Bouillabaisse with Sun-Dried Tomato Aioli
It’s time for a quick trip to France via our bellies! This luxe but easy variation of Provence’s classic bouillabaisse gets its rich flavor and incredible body from a broth made by pureeing shell-on shrimp and ocean fish scraps with aromatics, tomato paste, pastis, and clam juice. Shrimp, mussels and fish fillets are added to the broth at the end so they stay succulent and tender. A simple but luscious sun-dried tomato aioli smeared on grilled bread is the ultimate accompaniment to this seafood soup.
What is Traditional Bouillabaisse?
This renowned seafood soup hails from Provence, specifically from the port of Marseille on the southern coast of France. Its origins are simple: local fishermen would bring back their daily haul, and this delicious soup was created from the catch. It can contain as many as seven different types of fish! (Don’t let that intimidate you—the beauty of this dish is how flex you can be with the variety of seafood you use.) Other regional ingredients are hallmarks of bouillabaisse as well, like fennel, saffron, and orange.
When in Provence, the stew is served in two courses. It starts with a bowl of hot broth, served alongside rouille-topped toasts (rouille is an aioli-like sauce made with egg yolk, olive oil, bread, garlic, chiles, and saffron). Then, the seafood is served as a second course, with a little more rouille on the side for dabbing on the various fish and shellfish. For the sake of ease, my version is a one-pot bonanza.
Bouillabaisse vs Cioppino
Now that we know that bouillabaisse (pronounced “BOO-ya-bess”) comes from Marseille, it’s worth comparing it to its American cousin, cioppino, which was created by Italian-American immigrants in San Francisco in the late 19th century. Much like their French counterparts, local fishermen brought in their daily catch, and that determined what went into the stew. The regionality of the seafood itself plays a big part in differentiating the two dishes, but so does the base of the soup: Bouillabaisse is made from a white fish stock with tomatoes added, whereas cioppino is made with a tomato-based broth. One other big difference? Bouillabaisse gets those crispy rouille-smeared toasts alongside for dipping in the broth!
The Broth is Key
The broth makes the magic! I start the broth by softening aromatics in olive oil, then stir in tomato paste and fennel seeds until sizzling. White wine and pastis are used to deglaze the pot and release all the tasty bits. I love using pastis, an anise-flavored spirit from Southern France, because it adds even more fennel flavor to the broth. Then, for the winning shortcut, I add bottled clam juice, shell-on shrimp, and scraps from branzino, snapper, and turbot. (Ask your fishmonger for these; note that you can use a mix of scraps from fish that are lean, delicate, meaty, oily…go to town!)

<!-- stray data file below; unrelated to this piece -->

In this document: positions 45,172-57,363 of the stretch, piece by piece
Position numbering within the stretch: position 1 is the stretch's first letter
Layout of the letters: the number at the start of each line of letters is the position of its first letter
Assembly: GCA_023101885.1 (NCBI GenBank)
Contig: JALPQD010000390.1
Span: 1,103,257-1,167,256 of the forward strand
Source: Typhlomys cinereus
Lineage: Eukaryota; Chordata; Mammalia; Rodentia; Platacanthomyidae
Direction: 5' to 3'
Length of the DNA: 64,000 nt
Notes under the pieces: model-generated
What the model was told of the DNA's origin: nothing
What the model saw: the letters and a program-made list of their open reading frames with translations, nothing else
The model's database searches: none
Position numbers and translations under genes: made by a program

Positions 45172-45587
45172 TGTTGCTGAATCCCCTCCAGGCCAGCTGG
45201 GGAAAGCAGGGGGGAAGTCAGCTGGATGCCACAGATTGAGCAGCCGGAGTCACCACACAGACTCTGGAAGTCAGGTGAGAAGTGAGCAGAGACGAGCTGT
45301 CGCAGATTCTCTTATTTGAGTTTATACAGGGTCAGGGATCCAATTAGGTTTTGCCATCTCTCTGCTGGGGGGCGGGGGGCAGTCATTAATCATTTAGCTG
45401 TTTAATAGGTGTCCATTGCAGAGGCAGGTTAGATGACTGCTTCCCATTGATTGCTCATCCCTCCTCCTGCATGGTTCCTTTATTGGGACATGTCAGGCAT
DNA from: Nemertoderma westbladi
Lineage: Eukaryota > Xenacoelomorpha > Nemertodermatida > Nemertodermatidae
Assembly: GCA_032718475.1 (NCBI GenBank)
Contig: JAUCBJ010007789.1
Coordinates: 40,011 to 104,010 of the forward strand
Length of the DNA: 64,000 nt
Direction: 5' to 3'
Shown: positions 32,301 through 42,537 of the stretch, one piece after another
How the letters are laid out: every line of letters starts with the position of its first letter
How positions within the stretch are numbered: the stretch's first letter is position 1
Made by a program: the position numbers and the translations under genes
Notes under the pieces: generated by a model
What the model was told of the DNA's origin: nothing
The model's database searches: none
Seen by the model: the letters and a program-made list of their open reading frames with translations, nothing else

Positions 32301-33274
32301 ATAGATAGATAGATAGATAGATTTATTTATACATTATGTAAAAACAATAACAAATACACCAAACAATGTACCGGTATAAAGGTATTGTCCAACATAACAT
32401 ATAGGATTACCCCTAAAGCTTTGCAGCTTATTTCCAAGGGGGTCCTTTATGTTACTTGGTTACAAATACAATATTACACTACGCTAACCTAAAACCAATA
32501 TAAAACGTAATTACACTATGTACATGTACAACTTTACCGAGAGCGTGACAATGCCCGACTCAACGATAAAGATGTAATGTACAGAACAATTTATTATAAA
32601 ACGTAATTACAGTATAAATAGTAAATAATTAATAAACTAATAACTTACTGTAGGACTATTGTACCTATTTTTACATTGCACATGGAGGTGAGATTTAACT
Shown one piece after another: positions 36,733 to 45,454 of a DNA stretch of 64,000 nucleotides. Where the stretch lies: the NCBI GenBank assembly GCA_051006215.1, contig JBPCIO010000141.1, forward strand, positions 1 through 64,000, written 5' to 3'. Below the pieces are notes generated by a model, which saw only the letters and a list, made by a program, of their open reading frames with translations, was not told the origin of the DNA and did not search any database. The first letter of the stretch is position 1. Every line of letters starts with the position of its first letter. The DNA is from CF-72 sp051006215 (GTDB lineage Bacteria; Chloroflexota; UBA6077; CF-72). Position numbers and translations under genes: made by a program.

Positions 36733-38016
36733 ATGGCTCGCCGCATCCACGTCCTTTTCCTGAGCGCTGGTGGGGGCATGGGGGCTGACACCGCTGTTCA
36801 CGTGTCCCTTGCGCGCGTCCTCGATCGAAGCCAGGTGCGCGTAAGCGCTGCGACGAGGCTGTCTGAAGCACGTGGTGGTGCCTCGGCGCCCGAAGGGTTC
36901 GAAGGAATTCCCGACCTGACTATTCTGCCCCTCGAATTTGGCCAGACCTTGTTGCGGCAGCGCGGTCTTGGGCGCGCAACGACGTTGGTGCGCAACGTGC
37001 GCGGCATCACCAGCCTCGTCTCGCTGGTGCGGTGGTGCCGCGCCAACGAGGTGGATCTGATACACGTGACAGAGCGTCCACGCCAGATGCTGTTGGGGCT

Once the fish is cooked through, which is pretty quick, the solids and the broth get blended. Yup, even the shells! The puree gets strained into a Dutch oven (you can toss out the solids now), and all of the fantastic seafood flavors will be in that pot. The only thing left to do for the complete bouillabaisse is to simmer the remaining seafood until just cooked through.
Bouillabaisse with Sun-Dried Tomato Aioli
For the broth
- ¼ cup extra-virgin olive oil
- 1 small fennel bulb, cored and finely chopped, plus fronds for garnish
- 1 small onion, finely chopped
- 2 shallots, thinly sliced
- 6 garlic cloves, minced
- ¼ cup tomato paste
- 1 teaspoon fennel seeds
- ½ cup dry white wine
- ½ cup pastis, such as Pernod
- 4 cups clam juice or fish broth
- 4 large shell-on shrimp
- ½ pound ocean fish scraps, such as branzino, snapper, and turbot
- 1 teaspoon saffron threads, crumbled
For the Aioli
- 1 cup mayonnaise
- 1/4 cup sun-dried tomatoes, drained and chopped
- 4 small Calabrian chiles, drained
- 1 garlic clove, finely grated
For the Bouillabaisse
- 2 pounds ocean fish fillets, such as branzino, snapper, and turbot, cut into 3-inch pieces
- 12 large shell-on shrimp, shelled and deveined, shells reserved for the broth
- 12 mussels, scrubbed and debearded
- Grilled crusty bread, for serving
Make the broth:
- In a large Dutch oven or braiser, heat the olive oil until shimmering. Add the fennel, onion, shallots and garlic and cook over medium heat, stirring, until softened and lightly browned, about 8 minutes. Add the tomato paste and fennel seeds and cook, stirring, until sizzling, 1 to 2 minutes. Add the wine and pastis and cook, scraping up any bits from the bottom of the pan, until nearly evaporated, 1 to 2 minutes. Add the clam juice, shrimp, fish scraps, saffron and the additional reserved shrimp shells and bring just to a simmer. Cover and simmer over low heat until the shrimp and fish are cooked through, about 10 minutes.
- Working in batches, carefully transfer the broth mixture to a blender. Remove the vent from the top of the blender pitcher and put a double layer of kitchen towels on top to prevent splatter. Carefully puree the mixture until nearly smooth. Pass the mixture through a fine sieve into a large Dutch oven, pressing on the solids to extract as much liquid as possible; discard the solids.
Meanwhile, make the aioli:
- In a food processor, combine the mayonnaise, sun-dried tomatoes, chiles, garlic and 2 tablespoons of the simmering broth; puree until smooth. Transfer the aioli to a small bowl and season with salt.
Make the bouillabaisse:
- Bring the strained broth to a simmer and season with salt and pepper. Add the fish fillets to the broth, cover and cook over medium-low heat for 3 minutes. Nestle the shrimp and mussels in the broth. Cover and simmer until mussels open and the shrimp and fish are cooked through, about 3 minutes longer. Garnish the bouillabaisse with fennel fronds and serve with grilled crusty bread smeared with the rouille.